When it comes to unsung heroes of the metal underground, Norway's CADAVER have to be near the top of the pile marked "long overdue some goddamn recognition." Admittedly, it hasn't helped that the band's activity has been (to put it mildly) intermittent over the last three decades, but this long-awaited return delivers such a ferocious uppercut to the jaw that it's hard to imagine anyone not wanting to explore the other great records in the catalogue. The objective reality is that CADAVER were one of the very first European death metal bands to build an international profile, with a host of acclaimed demos and two albums released via Earache Records as the genre reached its first peak. Later incarnations of the band have either messed with the formula (CADAVER INC's album "Discipline", released in 2001, reimagined the band as a murder scene clean-up unit) or returned to it with a vengeance (the vicious "Necrosis", 2004). But "Edder & Bile" feels more significant and substantial than either of those, as if Odden is stridently reclaiming the Scandinavian death metal throne and having the time of his life in the process.
Having recently defeated cancer in real life, you can hardly blame him for delivering an album that sounds like war breaking out. Add in new foil Dirk Verbeuren (MEGADETH / ex-SOILWORK) behind the kit, and the new CADAVER is imbued with a venomous, wildly extreme streak that makes even their gritty, primitive early works sound a bit lackluster. One of metal's greatest ever drummers by any sane measurement, Verbeuren drives these songs along with balls-to-the-wall intensity, backing up his compadre's uniformly crucifying riffs with devastating precision. A few of these songs have been in the wild for a while now, but even the now familiar "Circle Of Morbidity" (which features POSSESSED's Jeff Becerra, and that should be all you need to know!) and singles "Reborn" and "Morgue Ritual" lose none of their shocking impact after repeat listens. Here, they're surrounded by several more of the dirtiest and most laudably malevolent death metal songs in recent memory. CADAVER never conformed to any particular deathly blueprint, and while the old-school classics cast a shadow over everything here (almost topping the Becerra cameo, MASSACRE legend Kam Lee pops up on the deeply gnarly "Feed The Pigs"),theirs is still a wholly individual sound, warped and wayward in that nebulous, nefarious Norwegian way, but permanently and proudly aiming for the jugular with teeth bared and eyeballs spinning.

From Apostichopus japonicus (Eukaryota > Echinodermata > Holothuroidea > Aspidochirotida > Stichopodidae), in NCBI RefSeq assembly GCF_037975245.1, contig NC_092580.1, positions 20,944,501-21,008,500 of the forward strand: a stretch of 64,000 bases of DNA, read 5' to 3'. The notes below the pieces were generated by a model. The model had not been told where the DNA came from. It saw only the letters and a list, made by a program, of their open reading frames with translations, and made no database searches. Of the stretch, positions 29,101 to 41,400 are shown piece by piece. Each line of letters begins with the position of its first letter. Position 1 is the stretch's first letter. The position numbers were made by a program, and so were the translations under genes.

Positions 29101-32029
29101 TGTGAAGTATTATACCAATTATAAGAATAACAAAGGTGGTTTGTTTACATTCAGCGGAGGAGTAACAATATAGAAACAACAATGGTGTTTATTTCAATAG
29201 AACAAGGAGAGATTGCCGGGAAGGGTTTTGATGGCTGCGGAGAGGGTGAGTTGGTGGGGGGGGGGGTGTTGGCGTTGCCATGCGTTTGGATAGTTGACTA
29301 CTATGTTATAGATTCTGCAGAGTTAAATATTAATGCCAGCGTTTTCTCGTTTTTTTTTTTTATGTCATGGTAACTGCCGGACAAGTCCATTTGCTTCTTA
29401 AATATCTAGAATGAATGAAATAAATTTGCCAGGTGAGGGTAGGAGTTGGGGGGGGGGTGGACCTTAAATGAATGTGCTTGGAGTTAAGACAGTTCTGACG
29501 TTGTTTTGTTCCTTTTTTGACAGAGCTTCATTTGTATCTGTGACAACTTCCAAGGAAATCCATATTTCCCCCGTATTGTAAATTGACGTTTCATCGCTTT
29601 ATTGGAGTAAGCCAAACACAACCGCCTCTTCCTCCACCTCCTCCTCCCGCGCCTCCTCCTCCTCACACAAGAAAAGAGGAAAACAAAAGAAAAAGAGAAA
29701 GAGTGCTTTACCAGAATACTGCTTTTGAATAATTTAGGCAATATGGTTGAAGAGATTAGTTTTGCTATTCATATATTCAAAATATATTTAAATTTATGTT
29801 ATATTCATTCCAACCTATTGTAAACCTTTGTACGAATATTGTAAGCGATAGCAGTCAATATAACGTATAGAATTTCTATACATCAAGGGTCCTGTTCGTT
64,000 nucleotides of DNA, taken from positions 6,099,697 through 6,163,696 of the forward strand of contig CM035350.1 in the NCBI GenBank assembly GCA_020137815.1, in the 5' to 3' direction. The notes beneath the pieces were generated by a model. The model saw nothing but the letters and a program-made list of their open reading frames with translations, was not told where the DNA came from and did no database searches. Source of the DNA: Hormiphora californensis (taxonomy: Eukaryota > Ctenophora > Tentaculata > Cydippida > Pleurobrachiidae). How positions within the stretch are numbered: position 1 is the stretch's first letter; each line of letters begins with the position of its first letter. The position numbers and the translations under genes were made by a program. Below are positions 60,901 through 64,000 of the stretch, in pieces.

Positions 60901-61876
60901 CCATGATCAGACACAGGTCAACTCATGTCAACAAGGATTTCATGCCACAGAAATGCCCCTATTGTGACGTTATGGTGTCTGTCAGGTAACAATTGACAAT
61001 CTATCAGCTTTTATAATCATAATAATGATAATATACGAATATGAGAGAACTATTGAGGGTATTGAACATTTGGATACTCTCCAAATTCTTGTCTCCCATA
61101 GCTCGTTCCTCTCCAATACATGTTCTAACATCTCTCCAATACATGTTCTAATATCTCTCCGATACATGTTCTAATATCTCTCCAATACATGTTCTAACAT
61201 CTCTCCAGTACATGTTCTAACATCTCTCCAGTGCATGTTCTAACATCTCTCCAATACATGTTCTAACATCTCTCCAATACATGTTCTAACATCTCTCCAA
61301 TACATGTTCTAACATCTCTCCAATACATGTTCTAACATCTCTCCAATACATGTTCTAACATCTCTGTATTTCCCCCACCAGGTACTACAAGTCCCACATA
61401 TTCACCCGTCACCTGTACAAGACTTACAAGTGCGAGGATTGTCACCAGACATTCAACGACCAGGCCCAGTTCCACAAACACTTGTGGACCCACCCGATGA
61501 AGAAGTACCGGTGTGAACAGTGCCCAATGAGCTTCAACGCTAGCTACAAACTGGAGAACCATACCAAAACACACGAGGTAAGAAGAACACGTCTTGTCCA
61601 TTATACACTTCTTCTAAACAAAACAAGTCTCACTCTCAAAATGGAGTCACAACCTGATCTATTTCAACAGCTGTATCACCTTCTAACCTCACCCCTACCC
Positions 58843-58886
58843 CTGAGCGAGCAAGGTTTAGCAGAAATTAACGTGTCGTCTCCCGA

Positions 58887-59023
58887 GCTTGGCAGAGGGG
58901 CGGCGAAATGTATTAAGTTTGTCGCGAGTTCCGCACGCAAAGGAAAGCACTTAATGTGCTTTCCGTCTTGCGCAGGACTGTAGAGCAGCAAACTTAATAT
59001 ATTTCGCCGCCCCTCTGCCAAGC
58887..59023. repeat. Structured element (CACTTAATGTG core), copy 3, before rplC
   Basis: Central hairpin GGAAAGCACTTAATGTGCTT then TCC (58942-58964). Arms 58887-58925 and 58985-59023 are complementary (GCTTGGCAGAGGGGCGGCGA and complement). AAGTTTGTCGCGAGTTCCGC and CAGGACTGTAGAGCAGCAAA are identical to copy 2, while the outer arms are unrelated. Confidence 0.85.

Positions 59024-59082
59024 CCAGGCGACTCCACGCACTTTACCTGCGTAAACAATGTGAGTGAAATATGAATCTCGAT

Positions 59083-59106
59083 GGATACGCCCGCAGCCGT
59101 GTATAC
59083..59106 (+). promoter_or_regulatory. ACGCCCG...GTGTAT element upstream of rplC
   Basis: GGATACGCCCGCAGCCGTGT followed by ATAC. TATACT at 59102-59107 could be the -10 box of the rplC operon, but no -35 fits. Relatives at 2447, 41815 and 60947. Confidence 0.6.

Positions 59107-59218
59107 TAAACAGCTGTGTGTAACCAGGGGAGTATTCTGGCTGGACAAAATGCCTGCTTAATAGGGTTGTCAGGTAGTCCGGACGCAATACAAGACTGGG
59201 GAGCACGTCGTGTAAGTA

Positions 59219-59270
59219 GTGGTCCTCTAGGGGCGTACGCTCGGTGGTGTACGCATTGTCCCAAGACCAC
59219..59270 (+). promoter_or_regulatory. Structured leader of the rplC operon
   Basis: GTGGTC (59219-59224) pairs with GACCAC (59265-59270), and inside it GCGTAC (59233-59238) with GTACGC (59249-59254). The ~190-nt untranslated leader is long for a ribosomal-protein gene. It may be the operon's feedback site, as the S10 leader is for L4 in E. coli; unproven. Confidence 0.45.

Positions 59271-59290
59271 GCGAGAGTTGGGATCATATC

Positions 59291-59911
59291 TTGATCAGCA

You may pick your highlights from any number of neck-wrenching assaults. For sheer visceral thrills, "Final Fight" is a particularly bewildering blizzard of snot and spite, while the title track is pitch black and terrifying, Verbeuren's caveman power and jazzman's dexterity fueling an exhilarating descent into hell, with Odden as master of abyssal ceremonies. The closing "Let Them Burn" provides one telling moment of slow-motion violence: it grinds forward like a runaway panzer, grand but ugly melodic discord framing a powerhouse ensemble heavy metal performance. It all sounds every bit as imperious as you might expect from actual death metal legends with a point to prove. "Edder & Bile" is an absolute fucking ripper, folks.